Theses and Dissertations



Pratte, Michael S.

Committee Member

Moss, Jarrod

Committee Member

Jarosz, Andrew F.

Date of Degree


Original embargo terms

Visible MSU only 2 years

Document Type

Graduate Thesis - Campus Access Only



Degree Name

Master of Science (M.S.)


College of Arts and Sciences


Department of Psychology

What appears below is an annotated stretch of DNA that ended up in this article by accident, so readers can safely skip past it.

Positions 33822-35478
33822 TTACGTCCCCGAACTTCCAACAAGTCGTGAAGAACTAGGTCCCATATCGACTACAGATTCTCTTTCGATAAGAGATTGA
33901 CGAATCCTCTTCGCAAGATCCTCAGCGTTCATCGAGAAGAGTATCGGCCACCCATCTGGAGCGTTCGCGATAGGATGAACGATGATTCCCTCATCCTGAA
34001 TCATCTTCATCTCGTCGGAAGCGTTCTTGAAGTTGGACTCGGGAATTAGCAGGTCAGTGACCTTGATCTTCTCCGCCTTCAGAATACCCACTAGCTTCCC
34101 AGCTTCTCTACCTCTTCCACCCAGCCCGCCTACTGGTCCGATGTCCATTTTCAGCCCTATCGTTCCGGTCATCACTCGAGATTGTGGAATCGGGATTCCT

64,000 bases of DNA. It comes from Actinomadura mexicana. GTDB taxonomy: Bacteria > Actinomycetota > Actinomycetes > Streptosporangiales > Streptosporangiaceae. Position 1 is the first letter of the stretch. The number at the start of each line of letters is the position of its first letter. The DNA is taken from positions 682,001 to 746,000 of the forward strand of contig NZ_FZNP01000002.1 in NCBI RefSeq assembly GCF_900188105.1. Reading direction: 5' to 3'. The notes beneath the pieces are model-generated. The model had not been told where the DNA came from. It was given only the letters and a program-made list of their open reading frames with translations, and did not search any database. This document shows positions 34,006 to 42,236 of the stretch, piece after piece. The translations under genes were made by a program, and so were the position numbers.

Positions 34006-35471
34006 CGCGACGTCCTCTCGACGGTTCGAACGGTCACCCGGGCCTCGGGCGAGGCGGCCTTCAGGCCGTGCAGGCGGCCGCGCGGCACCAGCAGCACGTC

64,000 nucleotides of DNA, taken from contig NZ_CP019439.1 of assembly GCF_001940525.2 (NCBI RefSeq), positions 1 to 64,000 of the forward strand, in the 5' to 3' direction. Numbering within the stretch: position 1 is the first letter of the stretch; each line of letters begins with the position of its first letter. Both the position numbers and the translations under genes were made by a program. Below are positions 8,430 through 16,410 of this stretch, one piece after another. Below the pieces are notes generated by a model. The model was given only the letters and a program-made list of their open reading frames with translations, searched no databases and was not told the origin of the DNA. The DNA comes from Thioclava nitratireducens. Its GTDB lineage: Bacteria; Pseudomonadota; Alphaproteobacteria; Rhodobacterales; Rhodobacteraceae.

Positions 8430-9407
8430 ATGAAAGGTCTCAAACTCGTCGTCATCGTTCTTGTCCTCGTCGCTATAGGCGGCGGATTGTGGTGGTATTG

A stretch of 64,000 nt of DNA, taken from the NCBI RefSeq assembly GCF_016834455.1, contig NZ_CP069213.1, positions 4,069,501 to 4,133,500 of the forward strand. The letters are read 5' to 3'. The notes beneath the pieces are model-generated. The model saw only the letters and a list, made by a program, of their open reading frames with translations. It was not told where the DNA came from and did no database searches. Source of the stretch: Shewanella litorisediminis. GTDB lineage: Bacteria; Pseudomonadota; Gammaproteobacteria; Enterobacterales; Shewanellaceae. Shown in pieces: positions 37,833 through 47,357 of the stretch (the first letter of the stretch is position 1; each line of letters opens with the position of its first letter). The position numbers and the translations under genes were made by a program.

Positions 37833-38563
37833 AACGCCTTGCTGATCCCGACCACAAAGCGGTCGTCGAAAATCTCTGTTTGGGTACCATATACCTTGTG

In all past research, iconic memory shows a significant benefit over visual working memory for storage capacity of visual items. However, this effect has only been studied on simple items such as colors and letters. The goal of this thesis was to determine whether an iconic benefit also exists for visual stimuli with higher visual complexity, such as shapes and faces. Five experiments tested iconic and working memory capacity for complex face stimuli, intermediate-complexity shape stimuli, and simple color stimuli, as well as examining feature binding of objects in iconic memory. Results from these five experiments indicated that increased visual complexity of stimuli negatively impacts the iconic capacity benefit. High- and intermediate-complexity items had little to no iconic benefit, unlike all previously tested simple stimuli. Iconic memory may only be able to represent simple features, or may not be able to transfer complex information into visual working memory as quickly as simple information. Additionally, results showed that feature representations in iconic memory were sometimes bound into complex objects. The results of these five experiments challenge the traditional characterization of visual sensory memory as a precise snapshot; this early memory store may be more complex than a simple visual icon.